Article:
THEN Morris Gleitzman, Puffin, 2008, 183 pages, paperback, NZ$ 23.00
“Then we ran for our lives, me and Zelda, up a hillside as fast as we could.”
Morris Gleitzman’s Once was Felix’s account of how he and 6 year old Zelda escaped from the Nazis in occupied Poland. Felix’s innocence protected him from grasping just how dark the menace which threatened them was. The sequel, Then, begins just as Once ended, with the pair escaping from the train to the death camp.
Felix is only ten and he still prays to Richmal Crompton (because she always keeps William and Violet Elizabeth safe in her stories). Since he has to bury his friend Chaya and then stumbles upon a pit full of dead children in the course of the first chapter alone, Felix isn’t so innocent any more but he is fiercely protective of Zelda, whose questions echo down the ages. “Those children who were shot. Where are their mummies and daddies?”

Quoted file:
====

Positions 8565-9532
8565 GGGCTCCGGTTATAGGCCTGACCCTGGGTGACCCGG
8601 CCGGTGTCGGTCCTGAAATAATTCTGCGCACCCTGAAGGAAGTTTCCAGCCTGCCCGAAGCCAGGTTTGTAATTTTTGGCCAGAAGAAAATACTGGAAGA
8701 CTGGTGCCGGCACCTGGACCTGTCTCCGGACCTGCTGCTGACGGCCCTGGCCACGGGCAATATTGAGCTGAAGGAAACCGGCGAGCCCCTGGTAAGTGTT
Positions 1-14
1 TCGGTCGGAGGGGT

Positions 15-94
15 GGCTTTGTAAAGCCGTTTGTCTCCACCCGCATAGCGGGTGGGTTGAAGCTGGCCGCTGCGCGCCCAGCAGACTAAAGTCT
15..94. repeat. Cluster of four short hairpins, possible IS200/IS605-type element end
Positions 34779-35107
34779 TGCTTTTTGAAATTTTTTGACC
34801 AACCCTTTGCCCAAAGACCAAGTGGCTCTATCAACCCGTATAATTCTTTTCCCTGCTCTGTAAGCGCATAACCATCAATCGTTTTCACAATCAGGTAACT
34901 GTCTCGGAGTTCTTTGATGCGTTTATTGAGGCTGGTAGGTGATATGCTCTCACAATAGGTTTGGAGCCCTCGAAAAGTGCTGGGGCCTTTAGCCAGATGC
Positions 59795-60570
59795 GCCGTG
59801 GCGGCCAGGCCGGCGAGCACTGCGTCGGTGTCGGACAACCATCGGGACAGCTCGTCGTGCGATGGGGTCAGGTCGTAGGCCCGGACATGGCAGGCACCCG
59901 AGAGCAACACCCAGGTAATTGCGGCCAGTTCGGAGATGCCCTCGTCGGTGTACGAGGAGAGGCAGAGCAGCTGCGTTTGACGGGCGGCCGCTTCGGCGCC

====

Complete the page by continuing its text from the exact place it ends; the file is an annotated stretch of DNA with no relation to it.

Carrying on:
Can Felix and Zelda carry off their portrayal of orphaned Wilhelm and Violetta? Or will they be betrayed? Gleitzman has written Felix’s narrative with great skill and simplicity, so that the act of simple survival becomes an epic triumph. Then is sad, funny and inspiring.
This review first appeared in The Press, Christchurch New Zealand on 23rd August 2008.